The man across the aisle is wearing a gun. It’s Friday afternoon in April, 1993. I’m in the Santa Monica Laemmle watching ‘Reservoir Dogs’. His coat is caught on the chair arm. The gun is an automatic.
There has been a verdict in the trial of the four LAPD officers charged with violating Rodney King’s Civil Rights.
The officers were previously acquitted of assault charges, resulting in the L.A. Riots. The coroner attributed 60 deaths to the verdict.
I get why he’s carrying a gun after the riots. I went to a range with a friend who was an NRA instructor. I was good with a .45 and a Glock 9. I killed many paper men. But I don’t have the temperament to own a gun.
They are announcing the verdict tomorrow morning. There is a curfew for the weekend – sunset to sunrise.
After the film, the man with the gun waits with me at the corner.
“Excuse me, but I noticed you’re carrying a gun.”
He’s embarrassed. He’s a cop. He’ll lead a group of officers in the field if anything should happen.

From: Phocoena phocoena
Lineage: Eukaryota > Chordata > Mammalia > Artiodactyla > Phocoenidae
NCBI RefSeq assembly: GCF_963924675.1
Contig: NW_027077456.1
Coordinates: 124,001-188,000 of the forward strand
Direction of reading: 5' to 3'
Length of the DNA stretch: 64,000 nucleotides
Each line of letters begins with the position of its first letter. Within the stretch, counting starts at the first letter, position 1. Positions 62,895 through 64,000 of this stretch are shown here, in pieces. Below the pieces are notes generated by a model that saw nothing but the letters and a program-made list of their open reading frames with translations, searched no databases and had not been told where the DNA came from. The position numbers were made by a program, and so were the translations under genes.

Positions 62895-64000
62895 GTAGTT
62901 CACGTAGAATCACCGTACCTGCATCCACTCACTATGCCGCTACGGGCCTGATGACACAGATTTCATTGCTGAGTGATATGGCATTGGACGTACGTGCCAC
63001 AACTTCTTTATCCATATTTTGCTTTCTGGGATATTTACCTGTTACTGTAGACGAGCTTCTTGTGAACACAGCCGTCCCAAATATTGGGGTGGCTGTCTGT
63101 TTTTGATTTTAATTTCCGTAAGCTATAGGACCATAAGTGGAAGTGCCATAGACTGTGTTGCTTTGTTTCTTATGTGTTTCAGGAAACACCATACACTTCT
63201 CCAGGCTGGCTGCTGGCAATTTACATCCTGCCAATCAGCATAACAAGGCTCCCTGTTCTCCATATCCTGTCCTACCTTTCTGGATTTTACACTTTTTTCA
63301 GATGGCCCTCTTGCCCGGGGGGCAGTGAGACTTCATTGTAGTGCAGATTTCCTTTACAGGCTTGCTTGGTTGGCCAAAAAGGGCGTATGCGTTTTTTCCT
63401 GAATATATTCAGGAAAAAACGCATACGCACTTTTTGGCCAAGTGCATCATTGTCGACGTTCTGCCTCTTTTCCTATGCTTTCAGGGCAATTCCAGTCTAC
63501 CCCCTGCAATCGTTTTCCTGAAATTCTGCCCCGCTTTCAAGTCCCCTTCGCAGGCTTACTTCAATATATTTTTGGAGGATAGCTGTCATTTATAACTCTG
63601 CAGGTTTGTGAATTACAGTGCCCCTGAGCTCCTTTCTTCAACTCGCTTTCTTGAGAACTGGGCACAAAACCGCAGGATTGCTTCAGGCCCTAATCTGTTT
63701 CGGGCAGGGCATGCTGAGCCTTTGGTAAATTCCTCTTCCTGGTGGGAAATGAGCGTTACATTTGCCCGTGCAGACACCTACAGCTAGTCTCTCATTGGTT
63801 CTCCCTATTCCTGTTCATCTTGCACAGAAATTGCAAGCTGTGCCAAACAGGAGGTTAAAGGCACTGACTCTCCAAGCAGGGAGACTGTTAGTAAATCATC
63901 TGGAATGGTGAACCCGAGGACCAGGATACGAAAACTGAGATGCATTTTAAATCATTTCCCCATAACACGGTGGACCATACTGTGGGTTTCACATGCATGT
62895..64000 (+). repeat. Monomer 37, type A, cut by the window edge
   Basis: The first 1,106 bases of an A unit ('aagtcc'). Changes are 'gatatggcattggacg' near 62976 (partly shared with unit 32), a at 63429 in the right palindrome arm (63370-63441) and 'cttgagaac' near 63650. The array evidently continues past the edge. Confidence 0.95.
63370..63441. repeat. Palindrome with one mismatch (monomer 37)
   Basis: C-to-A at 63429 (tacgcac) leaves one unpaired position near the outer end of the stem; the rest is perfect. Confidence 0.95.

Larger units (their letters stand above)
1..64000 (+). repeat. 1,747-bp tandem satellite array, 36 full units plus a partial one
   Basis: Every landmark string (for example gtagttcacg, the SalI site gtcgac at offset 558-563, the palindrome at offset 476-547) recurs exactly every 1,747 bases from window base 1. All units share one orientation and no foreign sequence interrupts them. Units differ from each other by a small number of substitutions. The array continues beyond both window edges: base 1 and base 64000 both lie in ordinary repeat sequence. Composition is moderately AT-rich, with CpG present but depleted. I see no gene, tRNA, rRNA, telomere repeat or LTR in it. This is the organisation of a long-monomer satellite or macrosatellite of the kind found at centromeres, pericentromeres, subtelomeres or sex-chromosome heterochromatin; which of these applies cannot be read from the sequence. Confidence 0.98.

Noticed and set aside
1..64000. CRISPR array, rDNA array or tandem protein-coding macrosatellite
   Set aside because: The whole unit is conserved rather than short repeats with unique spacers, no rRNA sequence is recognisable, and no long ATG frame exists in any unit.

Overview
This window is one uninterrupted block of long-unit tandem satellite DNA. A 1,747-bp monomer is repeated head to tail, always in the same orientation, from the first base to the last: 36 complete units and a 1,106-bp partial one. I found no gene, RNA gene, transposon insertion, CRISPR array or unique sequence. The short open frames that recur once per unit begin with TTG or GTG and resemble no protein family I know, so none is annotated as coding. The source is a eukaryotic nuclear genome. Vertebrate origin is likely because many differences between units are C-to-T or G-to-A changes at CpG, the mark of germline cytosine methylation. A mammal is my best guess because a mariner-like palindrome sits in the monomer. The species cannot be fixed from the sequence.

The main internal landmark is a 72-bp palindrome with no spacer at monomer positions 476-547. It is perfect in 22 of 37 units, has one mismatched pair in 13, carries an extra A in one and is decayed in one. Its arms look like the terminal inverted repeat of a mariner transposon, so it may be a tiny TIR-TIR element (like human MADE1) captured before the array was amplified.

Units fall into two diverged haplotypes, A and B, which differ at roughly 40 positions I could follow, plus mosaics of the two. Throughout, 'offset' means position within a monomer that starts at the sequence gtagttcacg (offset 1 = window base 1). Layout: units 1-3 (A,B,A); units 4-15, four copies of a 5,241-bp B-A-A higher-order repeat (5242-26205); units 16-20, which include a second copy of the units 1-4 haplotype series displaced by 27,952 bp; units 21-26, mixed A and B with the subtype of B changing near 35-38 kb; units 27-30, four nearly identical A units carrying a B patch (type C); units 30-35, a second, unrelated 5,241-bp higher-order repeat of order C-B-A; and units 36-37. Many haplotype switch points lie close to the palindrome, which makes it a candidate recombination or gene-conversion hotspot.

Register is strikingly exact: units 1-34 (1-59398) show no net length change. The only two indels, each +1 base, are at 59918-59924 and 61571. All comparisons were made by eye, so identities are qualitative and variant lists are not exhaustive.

I picture him watching Michael Madsen sawing off a cop’s ear with a razor to the music of Steeler’s Wheel.
Saturday morning: convictions of two of the officers for violating Rodney King’s civil rights are announced.
On Sunday, Roy Felig and I meet on Santa Monica Boulevard.
There are no pedestrians. No cars.
We walk to Butler. Village Recorders. A famous mural covers the building.
The street beyond the studio is blocked. There’s a guarded gate with large barrels to slow approach.
Beyond the gate – a multi-story building surrounded by a parking lot.
The mural shows Interstate 10 truncated near Blythe, now the water’s edge.
Context – I completely misinterpret ‘Isle of California’ as California falling into the sea.
We wander closer to the mysterious gate. We see two things: a sign informs us this is the Santa Monica Courthouse.
And a sniper on the roof tracking us with a telescopic rifle.